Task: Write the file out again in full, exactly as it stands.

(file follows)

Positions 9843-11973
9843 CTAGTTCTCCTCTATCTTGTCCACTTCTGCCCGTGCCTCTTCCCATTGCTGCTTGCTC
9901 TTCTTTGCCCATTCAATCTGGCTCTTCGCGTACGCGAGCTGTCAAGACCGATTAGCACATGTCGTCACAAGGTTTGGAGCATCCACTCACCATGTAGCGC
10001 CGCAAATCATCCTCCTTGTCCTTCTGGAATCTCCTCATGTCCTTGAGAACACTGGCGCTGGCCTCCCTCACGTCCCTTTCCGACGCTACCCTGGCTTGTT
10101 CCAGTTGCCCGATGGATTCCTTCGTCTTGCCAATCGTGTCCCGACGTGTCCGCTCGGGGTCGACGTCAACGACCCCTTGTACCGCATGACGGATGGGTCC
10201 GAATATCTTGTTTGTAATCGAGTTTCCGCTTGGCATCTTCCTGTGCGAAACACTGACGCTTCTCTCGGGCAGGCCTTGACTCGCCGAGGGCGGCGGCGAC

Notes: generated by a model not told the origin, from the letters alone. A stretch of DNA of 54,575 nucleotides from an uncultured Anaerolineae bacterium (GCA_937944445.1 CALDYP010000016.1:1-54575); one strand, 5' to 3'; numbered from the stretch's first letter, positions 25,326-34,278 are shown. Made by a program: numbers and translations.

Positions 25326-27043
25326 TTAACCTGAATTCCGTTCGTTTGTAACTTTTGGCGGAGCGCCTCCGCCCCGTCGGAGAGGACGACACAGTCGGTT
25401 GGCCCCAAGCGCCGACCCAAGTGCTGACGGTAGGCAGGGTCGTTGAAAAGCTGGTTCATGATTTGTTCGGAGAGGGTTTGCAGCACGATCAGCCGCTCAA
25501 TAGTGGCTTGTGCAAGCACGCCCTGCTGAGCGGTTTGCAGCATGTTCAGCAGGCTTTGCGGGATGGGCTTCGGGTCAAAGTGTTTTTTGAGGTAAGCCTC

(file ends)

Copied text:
Positions 9843-11973
9843 CTAGTTCTCCTCTATCTTGTCCACTTCTGCCCGTGCCTCTTCCCATTGCTGCTTGCTC
9901 TTCTTTGCCCATTCAATCTGGCTCTTCGCGTACGCGAGCTGTCAAGACCGATTAGCACATGTCGTCACAAGGTTTGGAGCATCCACTCACCATGTAGCGC
10001 CGCAAATCATCCTCCTTGTCCTTCTGGAATCTCCTCATGTCCTTGAGAACACTGGCGCTGGCCTCCCTCACGTCCCTTTCCGACGCTACCCTGGCTTGTT
10101 CCAGTTGCCCGATGGATTCCTTCGTCTTGCCAATCGTGTCCCGACGTGTCCGCTCGGGGTCGACGTCAACGACCCCTTGTACCGCATGACGGATGGGTCC
10201 GAATATCTTGTTTGTAATCGAGTTTCCGCTTGGCATCTTCCTGTGCGAAACACTGACGCTTCTCTCGGGCAGGCCTTGACTCGCCGAGGGCGGCGGCGAC

Notes: generated by a model not told the origin, from the letters alone. A stretch of DNA of 54,575 nucleotides from an uncultured Anaerolineae bacterium (GCA_937944445.1 CALDYP010000016.1:1-54575); one strand, 5' to 3'; numbered from the stretch's first letter, positions 25,326-34,278 are shown. Made by a program: numbers and translations.

Positions 25326-27043
25326 TTAACCTGAATTCCGTTCGTTTGTAACTTTTGGCGGAGCGCCTCCGCCCCGTCGGAGAGGACGACACAGTCGGTT
25401 GGCCCCAAGCGCCGACCCAAGTGCTGACGGTAGGCAGGGTCGTTGAAAAGCTGGTTCATGATTTGTTCGGAGAGGGTTTGCAGCACGATCAGCCGCTCAA
25501 TAGTGGCTTGTGCAAGCACGCCCTGCTGAGCGGTTTGCAGCATGTTCAGCAGGCTTTGCGGGATGGGCTTCGGGTCAAAGTGTTTTTTGAGGTAAGCCTC